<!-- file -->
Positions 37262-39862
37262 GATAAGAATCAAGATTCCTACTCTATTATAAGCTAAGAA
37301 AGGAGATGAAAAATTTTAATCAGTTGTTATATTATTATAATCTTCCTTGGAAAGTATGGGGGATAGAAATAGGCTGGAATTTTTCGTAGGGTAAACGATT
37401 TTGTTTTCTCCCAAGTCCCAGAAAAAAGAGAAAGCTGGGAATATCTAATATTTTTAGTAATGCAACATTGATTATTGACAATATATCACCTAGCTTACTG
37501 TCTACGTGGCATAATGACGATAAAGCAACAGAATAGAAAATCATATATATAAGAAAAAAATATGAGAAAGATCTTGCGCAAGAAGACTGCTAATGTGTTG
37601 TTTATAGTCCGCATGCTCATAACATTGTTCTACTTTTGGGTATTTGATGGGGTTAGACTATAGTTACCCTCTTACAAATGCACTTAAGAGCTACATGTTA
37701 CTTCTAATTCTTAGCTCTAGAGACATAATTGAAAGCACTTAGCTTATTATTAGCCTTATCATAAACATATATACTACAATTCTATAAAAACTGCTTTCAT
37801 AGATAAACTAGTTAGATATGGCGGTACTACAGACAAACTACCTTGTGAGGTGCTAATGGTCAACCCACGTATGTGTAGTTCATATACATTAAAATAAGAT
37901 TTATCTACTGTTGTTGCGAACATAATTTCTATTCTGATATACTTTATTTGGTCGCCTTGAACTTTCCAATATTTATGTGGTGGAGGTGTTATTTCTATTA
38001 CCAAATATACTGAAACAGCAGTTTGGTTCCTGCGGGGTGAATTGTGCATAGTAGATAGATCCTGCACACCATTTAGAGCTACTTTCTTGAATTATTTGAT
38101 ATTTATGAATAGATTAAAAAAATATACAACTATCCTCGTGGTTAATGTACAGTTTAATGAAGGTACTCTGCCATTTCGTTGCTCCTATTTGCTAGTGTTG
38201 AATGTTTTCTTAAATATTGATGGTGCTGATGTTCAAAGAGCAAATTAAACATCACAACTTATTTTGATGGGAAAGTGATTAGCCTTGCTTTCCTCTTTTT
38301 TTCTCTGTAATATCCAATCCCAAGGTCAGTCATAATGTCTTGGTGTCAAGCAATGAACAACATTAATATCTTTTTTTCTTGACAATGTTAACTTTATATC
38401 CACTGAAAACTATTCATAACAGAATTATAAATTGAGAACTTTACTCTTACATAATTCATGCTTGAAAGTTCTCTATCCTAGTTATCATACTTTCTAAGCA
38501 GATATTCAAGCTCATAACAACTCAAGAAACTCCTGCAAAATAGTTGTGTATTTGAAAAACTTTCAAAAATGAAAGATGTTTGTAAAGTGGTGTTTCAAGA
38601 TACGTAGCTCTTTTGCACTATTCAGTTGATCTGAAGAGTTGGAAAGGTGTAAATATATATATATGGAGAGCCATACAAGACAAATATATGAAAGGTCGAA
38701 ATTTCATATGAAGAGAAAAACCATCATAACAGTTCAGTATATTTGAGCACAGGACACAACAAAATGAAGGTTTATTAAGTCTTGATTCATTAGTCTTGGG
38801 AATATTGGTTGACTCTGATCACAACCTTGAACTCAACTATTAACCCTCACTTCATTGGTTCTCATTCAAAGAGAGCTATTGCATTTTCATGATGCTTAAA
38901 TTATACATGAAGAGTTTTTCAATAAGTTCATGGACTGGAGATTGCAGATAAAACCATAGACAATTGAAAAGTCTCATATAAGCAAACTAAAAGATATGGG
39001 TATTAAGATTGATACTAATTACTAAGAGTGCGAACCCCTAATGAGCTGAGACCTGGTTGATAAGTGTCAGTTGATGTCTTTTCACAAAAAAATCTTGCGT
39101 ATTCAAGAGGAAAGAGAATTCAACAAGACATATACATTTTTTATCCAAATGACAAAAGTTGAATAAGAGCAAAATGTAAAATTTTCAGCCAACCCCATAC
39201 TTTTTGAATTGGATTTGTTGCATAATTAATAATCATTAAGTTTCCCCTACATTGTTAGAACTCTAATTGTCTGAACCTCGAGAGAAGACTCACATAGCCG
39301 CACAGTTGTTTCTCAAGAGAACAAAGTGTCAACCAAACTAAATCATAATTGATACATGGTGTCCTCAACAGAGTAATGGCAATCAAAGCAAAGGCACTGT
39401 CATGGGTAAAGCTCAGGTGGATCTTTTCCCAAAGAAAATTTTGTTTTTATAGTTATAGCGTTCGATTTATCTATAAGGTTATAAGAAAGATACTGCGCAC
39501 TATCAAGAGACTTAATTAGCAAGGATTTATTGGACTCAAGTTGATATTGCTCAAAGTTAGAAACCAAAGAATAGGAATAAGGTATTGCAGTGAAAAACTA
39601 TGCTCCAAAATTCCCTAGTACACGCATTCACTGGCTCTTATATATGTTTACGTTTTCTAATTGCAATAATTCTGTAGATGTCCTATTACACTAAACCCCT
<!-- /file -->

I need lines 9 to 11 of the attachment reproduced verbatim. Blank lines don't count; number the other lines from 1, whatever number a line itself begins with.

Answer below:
37901 TTATCTACTGTTGTTGCGAACATAATTTCTATTCTGATATACTTTATTTGGTCGCCTTGAACTTTCCAATATTTATGTGGTGGAGGTGTTATTTCTATTA
38001 CCAAATATACTGAAACAGCAGTTTGGTTCCTGCGGGGTGAATTGTGCATAGTAGATAGATCCTGCACACCATTTAGAGCTACTTTCTTGAATTATTTGAT
38101 ATTTATGAATAGATTAAAAAAATATACAACTATCCTCGTGGTTAATGTACAGTTTAATGAAGGTACTCTGCCATTTCGTTGCTCCTATTTGCTAGTGTTG